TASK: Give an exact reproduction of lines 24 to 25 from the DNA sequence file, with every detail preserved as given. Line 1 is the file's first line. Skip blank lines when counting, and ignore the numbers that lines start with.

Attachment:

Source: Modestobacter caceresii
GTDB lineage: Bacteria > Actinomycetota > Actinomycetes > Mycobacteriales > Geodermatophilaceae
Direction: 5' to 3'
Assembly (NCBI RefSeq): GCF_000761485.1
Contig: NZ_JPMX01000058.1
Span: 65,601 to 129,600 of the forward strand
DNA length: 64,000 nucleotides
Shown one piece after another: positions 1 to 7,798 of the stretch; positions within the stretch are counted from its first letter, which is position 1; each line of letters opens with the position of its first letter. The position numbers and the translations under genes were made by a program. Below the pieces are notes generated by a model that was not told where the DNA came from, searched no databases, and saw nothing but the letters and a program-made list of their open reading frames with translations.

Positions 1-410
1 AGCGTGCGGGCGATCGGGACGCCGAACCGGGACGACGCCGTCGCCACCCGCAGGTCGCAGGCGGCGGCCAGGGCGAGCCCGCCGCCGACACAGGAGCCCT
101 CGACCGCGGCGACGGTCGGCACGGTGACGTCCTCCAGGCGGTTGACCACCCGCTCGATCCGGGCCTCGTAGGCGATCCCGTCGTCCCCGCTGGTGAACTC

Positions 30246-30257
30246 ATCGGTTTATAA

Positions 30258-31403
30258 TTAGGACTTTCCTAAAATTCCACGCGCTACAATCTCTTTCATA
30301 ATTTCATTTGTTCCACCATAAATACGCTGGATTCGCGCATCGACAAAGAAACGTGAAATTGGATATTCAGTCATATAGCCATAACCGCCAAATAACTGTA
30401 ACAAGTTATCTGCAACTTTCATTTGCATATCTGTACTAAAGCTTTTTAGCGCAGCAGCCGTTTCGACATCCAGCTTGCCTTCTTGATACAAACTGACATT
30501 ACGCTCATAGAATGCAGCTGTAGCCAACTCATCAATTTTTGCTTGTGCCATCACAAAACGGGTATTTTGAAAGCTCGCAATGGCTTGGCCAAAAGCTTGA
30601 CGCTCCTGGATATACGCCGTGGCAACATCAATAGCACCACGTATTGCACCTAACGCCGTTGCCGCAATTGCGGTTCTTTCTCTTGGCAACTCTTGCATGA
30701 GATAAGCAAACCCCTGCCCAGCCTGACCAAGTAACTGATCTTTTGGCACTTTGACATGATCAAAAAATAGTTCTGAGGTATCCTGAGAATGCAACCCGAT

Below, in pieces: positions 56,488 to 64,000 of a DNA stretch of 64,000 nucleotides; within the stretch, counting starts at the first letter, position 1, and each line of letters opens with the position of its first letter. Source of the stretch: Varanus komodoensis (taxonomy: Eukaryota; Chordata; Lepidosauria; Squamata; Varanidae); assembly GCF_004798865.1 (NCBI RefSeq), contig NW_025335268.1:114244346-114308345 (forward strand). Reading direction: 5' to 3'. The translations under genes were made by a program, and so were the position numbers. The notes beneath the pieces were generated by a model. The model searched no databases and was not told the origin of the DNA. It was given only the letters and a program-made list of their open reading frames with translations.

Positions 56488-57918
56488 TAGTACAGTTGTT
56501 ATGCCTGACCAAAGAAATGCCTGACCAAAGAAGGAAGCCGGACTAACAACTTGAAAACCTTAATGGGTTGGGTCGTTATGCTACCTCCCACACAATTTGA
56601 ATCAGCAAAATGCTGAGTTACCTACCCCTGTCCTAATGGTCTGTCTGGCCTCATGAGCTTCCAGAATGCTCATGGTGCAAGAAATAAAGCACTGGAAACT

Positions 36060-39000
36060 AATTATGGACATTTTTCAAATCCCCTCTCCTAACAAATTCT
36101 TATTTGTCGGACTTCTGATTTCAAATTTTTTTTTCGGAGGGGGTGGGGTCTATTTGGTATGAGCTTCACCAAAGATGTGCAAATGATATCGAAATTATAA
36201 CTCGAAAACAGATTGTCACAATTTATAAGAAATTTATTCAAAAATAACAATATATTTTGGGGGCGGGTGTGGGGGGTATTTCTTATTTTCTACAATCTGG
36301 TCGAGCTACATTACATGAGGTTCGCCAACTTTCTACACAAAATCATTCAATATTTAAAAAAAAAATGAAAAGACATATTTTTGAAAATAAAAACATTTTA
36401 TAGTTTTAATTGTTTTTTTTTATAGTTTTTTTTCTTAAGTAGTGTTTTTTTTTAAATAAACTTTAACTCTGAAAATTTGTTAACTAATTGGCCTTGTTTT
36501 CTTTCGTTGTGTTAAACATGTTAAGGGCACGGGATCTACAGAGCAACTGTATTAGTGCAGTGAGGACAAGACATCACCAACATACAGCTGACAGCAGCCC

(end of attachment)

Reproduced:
56501 ATGCCTGACCAAAGAAATGCCTGACCAAAGAAGGAAGCCGGACTAACAACTTGAAAACCTTAATGGGTTGGGTCGTTATGCTACCTCCCACACAATTTGA
56601 ATCAGCAAAATGCTGAGTTACCTACCCCTGTCCTAATGGTCTGTCTGGCCTCATGAGCTTCCAGAATGCTCATGGTGCAAGAAATAAAGCACTGGAAACT